Tips to Improve Your Web Site Navigation

Chances are your company puts a lot of effort into driving customers
and prospects to your Web site. The last thing you want is for them to
be lost or confused once they get there, but that may be the case if
your Web site navigation isn’t consistent, clear and easy to use. The
fact is, anything that’s hard to use doesn’t get used very often. Busy
engineers will quickly abandon a site that’s difficult to navigate for
one where they can find what they are looking for.

Web Sites – Design & Usability

Best Practices: Online Forms

Most marketers know the benefits of using online forms on Web sites and
landing pages to capture leads. Forms offer a fast, easy way to help
separate anonymous Web visitors into motivated leads for marketing and
sales departments.

In a way, online forms are a toll booth to valuable content. Visitors
pay their toll by providing their contact information in exchange for
the content they want access to: white papers, executive briefs,
Webinar registrations and more.

The main issue with these landing pages is the drop off rate. Faced
with a form, some Web visitors are simply unwilling to part with their
personal information. That’s okay. It’s all part of the weeding out
process, separating prospects from tire kickers. But sometimes an
individual who could be a valuable lead drops off because the online
form itself or the way it is presented is fraught with problems.

To ensure your online forms are doing all they can to capture qualified prospects for you, follow these best practices.

Web Sites – Design & Usability

Landing Pages: 10 Best Practices

The objective of Web site landing pages is to convert visitors who
click from search engines, marketing e-mails or banner ads into leads
for your company. A one-page format tied to a specific offer such as a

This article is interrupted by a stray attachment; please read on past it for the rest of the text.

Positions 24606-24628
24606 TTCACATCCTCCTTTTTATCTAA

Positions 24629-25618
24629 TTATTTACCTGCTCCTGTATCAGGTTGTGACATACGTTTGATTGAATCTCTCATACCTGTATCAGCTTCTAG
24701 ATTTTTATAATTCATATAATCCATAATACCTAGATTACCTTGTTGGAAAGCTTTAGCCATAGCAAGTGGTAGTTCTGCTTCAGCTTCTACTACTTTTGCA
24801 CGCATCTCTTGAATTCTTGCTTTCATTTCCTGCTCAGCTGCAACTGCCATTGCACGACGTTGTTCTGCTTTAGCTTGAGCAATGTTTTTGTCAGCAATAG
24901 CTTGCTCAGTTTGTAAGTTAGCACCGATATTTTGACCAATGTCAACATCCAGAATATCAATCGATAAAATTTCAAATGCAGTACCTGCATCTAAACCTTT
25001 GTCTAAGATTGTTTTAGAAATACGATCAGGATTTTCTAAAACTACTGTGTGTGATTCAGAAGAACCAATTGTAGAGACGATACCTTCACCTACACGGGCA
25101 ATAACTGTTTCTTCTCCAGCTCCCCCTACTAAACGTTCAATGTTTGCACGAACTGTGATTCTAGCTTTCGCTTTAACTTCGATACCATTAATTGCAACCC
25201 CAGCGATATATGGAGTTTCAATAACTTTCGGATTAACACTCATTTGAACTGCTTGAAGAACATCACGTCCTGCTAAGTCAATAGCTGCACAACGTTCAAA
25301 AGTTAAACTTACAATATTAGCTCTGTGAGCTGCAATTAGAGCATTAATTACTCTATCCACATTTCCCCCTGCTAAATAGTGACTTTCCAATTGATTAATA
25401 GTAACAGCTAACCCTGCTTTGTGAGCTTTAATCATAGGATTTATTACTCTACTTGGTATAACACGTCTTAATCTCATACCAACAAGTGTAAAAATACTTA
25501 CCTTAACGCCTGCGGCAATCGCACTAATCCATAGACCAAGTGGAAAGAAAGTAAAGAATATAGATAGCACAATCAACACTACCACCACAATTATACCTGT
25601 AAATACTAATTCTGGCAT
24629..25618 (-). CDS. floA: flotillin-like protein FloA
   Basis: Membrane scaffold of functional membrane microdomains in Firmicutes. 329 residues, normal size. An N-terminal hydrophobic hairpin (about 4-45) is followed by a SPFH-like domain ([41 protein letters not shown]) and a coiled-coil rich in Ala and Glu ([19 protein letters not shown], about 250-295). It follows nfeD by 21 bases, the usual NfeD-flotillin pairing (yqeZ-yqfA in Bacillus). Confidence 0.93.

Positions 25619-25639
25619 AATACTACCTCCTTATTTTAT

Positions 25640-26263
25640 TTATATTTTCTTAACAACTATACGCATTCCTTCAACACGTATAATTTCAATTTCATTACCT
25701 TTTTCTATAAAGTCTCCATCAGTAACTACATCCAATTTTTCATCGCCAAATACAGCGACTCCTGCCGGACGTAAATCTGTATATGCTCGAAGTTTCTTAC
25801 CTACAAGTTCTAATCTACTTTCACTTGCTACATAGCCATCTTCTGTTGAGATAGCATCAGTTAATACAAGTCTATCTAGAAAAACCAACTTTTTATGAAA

white paper or Webinar, landing pages are an essential part of many
online marketing campaigns.

Landing pages are quick and inexpensive to produce. Created properly,
they can provide campaign cohesion by aligning the ad and Web page
creative; increase your ROI on paid search campaigns, e-mail
sponsorships and banner ads; and turn anonymous Web site visitors into
valid prospects.

To increase conversions and maximize your return from online marketing
campaigns, follow these 10 best practices for landing pages.

E-Mail Marketing Marketing, General Web Sites – Design & Usability

Questions to Ask When Evaluating Online Media

When you evaluate online marketing programs, you may have many of the
same concerns as you do with traditional media programs. Alignment with
your goals, audience, reach: these criteria apply across all media
buys. However, other issues are specific to the online world: online
metrics, conversion accountability, reputation of Web sites and more.

With suppliers allocating more of their marketing budgets to online
media, it’s important to know what to look for and ask about when
working with new media partners. Here is a list of questions you should
ask your online media partners. We’re including those questions that
apply to both online and traditional media — it never hurts to be
reminded of the fundamentals.

Industrial Marketing and Sales Marketing, General Web Sites – Design & Usability

Search Engine Friendly Web Sites

With engineers and other technical professionals
regularly using the Web to search for components and suppliers, you
need a Web site that shows up well on search engines. In an ideal
world, optimizing your Web site for search engines is a task that
begins in the planning stages of building your site.

That sounds fine, but who has the luxury of working
in the ideal world? Your company already has a Web site, but you don’t
have the budget or time in 2007 to tear down your entire site and start
from scratch. However, that doesn’t mean you can’t make your existing
site more search engine friendly.

SEM Web Sites – Design & Usability

Offering Value to Your Site Visitors

Here’s a fact: every one of your customers and prospects — big or small — are going to check out your Web site. And they will equate their experience on your Web site with what it’s like to do business with your company. A good experience on your Web site helps create a favorable impression of your company, and a bad experience will definitely turn them off.

“Give Your All to Web Site Visitors,” an article that appeared in the May 2007 issue of the Marketing Maven, offers examples of simple content, functionality and interactivity features that can be added to your site for a more positive user experience.

Web Sites – Design & Usability